- Check out these Europe travel tips, they are here to help you with your travel in Europe:
- Emergency number is 112.
- There are generally spoken no vaccinations required in Europe, but because Europe is a group of different countries it’s always wise to check the country you’re visiting regarding health issues. You can check this at the website of Centers for Disease Control and Prevention or ask your doctor.
- Make sure your medical insurance covers out of country expenses. Check with your insurance company.
- If you rent a car, check out my car renting tips and Driving Tips in Europe.
- Physically challenged traveler: Europe is a group of different countries, so it depends on where you’re going. For more information, check out this helpful website.
- Electricity: All Europe has 220-240 volt and 50 cycle alternating current. EU countries have two-pin plugs, except Cyprus, Ireland, Malta and the United Kingdom. They have square three-pin plugs.To know if your appliances have the right voltage capacity, check the manual or sometimes it’s even printed on the actual item. If it says ‘100-240V’, than you can use it anywhere in the world, you only need the right adaptor. (Sometimes they have a switch to change between the two volts)For example, if you have a hairdryer from the USA, that is only able to take 120 volts and you plug it into a European outlet (which is 220-240 volts) you will damage your hairdryer! Adaptors, you can usually find at the airport or in a store that sells travel equipment.
© European Communities, 1995-2009
- Cell phones: in Europe you can use your cell phone anywhere thanks to international roaming as long as you have a multiple-frequency phone. In Europe they use the frequency 900/1800 Mhz. Make sure your network provider covers the country you’re visiting. And check the prices for international calls!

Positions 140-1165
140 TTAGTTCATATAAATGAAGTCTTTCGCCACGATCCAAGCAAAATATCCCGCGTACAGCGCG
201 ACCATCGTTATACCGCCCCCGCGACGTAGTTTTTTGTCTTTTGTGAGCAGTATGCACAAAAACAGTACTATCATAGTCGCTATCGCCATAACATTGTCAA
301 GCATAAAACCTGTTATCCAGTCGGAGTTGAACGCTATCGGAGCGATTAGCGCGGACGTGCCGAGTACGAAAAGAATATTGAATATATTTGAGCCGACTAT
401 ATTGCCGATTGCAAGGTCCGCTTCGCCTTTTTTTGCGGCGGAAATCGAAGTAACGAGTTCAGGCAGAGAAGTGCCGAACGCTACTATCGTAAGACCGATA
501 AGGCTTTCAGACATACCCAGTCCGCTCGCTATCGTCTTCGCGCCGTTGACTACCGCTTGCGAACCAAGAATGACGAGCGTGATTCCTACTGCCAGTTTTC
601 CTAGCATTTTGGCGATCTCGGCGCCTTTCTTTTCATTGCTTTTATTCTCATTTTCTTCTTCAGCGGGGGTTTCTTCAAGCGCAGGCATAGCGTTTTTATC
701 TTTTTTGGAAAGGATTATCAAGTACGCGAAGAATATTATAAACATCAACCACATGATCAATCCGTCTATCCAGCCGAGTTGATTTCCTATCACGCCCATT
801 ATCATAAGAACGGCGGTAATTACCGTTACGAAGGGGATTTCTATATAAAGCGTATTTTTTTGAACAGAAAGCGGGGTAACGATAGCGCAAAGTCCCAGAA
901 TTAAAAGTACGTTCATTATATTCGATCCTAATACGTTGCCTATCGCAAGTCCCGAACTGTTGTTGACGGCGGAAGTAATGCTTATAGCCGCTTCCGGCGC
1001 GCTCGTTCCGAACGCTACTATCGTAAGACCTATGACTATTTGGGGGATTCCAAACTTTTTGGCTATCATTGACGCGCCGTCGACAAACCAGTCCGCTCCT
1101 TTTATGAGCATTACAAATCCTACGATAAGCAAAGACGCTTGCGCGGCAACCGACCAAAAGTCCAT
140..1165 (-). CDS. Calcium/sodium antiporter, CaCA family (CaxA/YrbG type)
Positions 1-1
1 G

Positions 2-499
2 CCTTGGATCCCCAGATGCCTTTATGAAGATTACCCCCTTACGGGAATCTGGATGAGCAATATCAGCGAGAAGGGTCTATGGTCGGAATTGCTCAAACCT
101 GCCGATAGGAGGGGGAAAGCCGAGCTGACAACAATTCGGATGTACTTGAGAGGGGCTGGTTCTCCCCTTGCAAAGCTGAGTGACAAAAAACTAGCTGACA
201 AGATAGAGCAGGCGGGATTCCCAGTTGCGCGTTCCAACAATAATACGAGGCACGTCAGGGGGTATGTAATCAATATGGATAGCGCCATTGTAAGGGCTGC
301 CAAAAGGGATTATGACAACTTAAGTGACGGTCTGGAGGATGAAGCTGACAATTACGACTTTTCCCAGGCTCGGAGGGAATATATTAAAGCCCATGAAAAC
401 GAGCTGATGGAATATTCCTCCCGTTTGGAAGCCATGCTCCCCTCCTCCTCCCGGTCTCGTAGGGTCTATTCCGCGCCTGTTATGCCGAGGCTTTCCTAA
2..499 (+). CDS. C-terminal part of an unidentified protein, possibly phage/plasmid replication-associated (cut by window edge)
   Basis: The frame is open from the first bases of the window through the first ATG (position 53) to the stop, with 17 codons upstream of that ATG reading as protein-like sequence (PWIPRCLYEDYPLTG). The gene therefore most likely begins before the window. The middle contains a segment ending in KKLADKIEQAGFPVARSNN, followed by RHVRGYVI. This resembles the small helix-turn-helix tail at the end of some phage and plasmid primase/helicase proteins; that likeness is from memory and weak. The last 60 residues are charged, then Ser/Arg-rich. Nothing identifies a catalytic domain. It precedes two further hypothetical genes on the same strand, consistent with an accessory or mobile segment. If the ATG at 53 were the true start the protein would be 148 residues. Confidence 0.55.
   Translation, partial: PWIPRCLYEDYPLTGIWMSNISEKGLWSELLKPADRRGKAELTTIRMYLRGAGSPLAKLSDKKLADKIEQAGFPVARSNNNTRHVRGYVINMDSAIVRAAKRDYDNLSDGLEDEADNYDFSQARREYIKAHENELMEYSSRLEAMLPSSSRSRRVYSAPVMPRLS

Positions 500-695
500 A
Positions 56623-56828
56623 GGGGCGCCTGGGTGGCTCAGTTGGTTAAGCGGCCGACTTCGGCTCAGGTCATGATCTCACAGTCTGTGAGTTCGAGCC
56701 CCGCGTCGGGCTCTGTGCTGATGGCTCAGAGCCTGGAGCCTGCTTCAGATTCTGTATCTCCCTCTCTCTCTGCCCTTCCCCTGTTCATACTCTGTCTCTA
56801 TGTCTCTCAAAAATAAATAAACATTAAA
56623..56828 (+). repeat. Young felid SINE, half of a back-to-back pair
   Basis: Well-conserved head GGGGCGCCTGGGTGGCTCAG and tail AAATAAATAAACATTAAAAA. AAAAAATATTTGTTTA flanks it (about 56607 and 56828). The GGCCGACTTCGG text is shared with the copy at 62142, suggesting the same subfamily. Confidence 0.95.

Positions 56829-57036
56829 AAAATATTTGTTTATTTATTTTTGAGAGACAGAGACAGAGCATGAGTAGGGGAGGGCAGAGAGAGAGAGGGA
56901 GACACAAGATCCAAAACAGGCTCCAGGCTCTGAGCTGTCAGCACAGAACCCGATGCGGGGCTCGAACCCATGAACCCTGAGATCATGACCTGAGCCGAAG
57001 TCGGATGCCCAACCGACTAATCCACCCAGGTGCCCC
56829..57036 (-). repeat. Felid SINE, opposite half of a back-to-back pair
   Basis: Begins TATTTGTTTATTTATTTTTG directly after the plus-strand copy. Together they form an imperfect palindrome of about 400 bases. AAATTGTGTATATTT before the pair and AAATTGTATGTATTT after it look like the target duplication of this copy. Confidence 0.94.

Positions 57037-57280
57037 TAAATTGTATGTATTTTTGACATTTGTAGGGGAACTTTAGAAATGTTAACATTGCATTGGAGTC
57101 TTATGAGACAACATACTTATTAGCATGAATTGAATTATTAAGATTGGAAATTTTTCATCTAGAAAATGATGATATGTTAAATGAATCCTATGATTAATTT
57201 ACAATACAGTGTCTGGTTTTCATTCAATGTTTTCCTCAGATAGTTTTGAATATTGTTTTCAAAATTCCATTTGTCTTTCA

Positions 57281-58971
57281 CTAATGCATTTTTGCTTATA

- Taxes: in Europe, most prices include VAT (Value Added Tax). It’s already in the shown price, instead of adding it at the cash register. Find more info.
- Alcoholic beverages: in Europe you are allowed to drink starting from the age of 18.
- Currency: In Europe most of the countries use the ‘euro’. The euro notes are the same in all the countries, but each country has his own coins with one common side and one side showing a national emblem. All the notes and coins can be used in all EU countries that have the euro.The 16 countries that use the euro are: Austria, Belgium, Cyprus, Finland, France, Germany, Greece, Ireland, Italy, Luxembourg, Malta, Netherlands, Portugal, Spain, Slovenia and Slovakia. (Territories that use the euro as well: Andorra, Kosovo, Monaco, Montenegro, San Marino and Vatican City)
- Tipping: is different from the USA. It’s not as expected as in the USA, but also appreciated. For restaurants, check if the service is included, you can find this on the menus. If it isn’t, 5 % tipping is normal. Tips are a ‘bonus’ for waiters, waitresses,… This is different from the USA, where the waiters, waitresses make a living from tips. So, if you liked the service, you can always do as we Europeans do and give a euro or two extra (depending on the amount of the bill). For taxis round off the fare.
- A lot of cities offer a special card to visit the city. For example the Roma Pass: it gives you 3 days free access on the public transport in Rome. Two free admissions, discounts at other museums and it also includes a map and a guide. The cost is 23 euros. More information in my Rome Travel Guide.
- Stores: opening hours vary in Europe, because of the different countries. Generally it’s from 9-10 AM till 6 PM. It also depends if it’s a smaller store or a department store. The bigger stores are usually open until 7-8 PM. Again, it depends which country you’re visiting. In the Mediterranean countries some close at lunch time because of the warmth, but stay open later in the evening. Sunday’s most shops are closed, except in the bigger cities.
- Postcards: Stamps can only use in the country you’re visiting. There is no global European stamp, even though they may be priced in euro. If, for example, you make a stop in Brussels first, buy some stamps and continue your vacation in Germany and want to send a postcard there. You need to buy new German stamps! Stamps can be bought at local post offices, sometimes souvenir shops that sell cards, sell the stamps too.
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